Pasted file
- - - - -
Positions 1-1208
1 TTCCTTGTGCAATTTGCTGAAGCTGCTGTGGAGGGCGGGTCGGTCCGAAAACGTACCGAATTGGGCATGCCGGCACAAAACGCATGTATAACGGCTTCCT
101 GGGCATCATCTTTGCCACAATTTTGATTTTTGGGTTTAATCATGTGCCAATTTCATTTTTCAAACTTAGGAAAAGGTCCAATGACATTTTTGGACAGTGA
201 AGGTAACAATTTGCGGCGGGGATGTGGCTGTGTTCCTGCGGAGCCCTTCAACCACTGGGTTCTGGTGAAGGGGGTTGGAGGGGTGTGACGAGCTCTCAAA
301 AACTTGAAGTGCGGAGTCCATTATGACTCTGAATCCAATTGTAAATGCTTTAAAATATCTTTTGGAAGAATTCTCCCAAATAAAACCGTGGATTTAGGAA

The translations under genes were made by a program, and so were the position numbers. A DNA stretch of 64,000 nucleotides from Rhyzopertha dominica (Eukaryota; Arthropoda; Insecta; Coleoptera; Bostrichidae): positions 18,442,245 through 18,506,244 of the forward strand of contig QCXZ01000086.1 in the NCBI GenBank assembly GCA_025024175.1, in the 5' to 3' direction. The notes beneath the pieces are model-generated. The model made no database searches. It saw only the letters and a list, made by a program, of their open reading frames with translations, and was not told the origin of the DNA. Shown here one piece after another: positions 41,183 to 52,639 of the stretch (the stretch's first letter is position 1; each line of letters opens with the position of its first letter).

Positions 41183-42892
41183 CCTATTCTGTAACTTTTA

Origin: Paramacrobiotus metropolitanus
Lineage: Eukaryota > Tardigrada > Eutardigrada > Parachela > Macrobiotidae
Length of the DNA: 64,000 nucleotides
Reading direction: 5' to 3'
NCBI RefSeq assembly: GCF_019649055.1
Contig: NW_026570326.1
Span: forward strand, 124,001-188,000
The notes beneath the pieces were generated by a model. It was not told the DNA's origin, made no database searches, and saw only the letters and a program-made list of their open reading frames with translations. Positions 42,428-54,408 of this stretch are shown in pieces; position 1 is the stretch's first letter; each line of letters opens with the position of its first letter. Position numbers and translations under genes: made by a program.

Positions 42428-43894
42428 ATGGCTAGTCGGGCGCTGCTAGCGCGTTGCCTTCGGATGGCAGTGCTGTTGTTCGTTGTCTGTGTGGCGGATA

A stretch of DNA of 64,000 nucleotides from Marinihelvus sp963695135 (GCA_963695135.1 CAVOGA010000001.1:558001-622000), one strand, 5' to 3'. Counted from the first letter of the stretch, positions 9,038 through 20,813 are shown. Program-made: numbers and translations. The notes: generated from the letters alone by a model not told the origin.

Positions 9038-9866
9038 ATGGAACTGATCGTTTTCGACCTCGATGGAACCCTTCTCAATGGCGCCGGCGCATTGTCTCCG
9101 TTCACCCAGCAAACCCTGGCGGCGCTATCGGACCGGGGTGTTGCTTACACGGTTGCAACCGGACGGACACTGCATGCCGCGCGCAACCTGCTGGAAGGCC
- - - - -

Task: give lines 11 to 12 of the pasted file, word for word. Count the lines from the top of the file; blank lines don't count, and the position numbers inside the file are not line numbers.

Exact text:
Length of the DNA: 64,000 nucleotides
Reading direction: 5' to 3'